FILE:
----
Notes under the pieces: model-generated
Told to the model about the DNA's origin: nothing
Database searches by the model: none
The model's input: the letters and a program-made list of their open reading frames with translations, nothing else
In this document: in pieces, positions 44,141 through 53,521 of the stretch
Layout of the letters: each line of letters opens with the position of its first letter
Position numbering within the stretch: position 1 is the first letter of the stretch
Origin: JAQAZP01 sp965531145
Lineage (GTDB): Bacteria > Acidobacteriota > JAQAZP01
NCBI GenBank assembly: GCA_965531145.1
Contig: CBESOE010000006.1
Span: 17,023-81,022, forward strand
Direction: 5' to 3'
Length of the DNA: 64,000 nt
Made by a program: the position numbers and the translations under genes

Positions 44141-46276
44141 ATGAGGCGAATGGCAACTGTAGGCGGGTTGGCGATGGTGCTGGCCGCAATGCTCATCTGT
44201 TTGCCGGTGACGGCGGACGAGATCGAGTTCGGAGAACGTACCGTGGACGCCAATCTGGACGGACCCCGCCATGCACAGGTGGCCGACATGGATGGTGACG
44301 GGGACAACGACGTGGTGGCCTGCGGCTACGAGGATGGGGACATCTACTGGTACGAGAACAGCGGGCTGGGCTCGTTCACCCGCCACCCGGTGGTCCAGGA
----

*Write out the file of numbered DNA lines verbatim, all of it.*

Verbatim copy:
Notes under the pieces: model-generated
Told to the model about the DNA's origin: nothing
Database searches by the model: none
The model's input: the letters and a program-made list of their open reading frames with translations, nothing else
In this document: in pieces, positions 44,141 through 53,521 of the stretch
Layout of the letters: each line of letters opens with the position of its first letter
Position numbering within the stretch: position 1 is the first letter of the stretch
Origin: JAQAZP01 sp965531145
Lineage (GTDB): Bacteria > Acidobacteriota > JAQAZP01
NCBI GenBank assembly: GCA_965531145.1
Contig: CBESOE010000006.1
Span: 17,023-81,022, forward strand
Direction: 5' to 3'
Length of the DNA: 64,000 nt
Made by a program: the position numbers and the translations under genes

Positions 44141-46276
44141 ATGAGGCGAATGGCAACTGTAGGCGGGTTGGCGATGGTGCTGGCCGCAATGCTCATCTGT
44201 TTGCCGGTGACGGCGGACGAGATCGAGTTCGGAGAACGTACCGTGGACGCCAATCTGGACGGACCCCGCCATGCACAGGTGGCCGACATGGATGGTGACG
44301 GGGACAACGACGTGGTGGCCTGCGGCTACGAGGATGGGGACATCTACTGGTACGAGAACAGCGGGCTGGGCTCGTTCACCCGCCACCCGGTGGTCCAGGA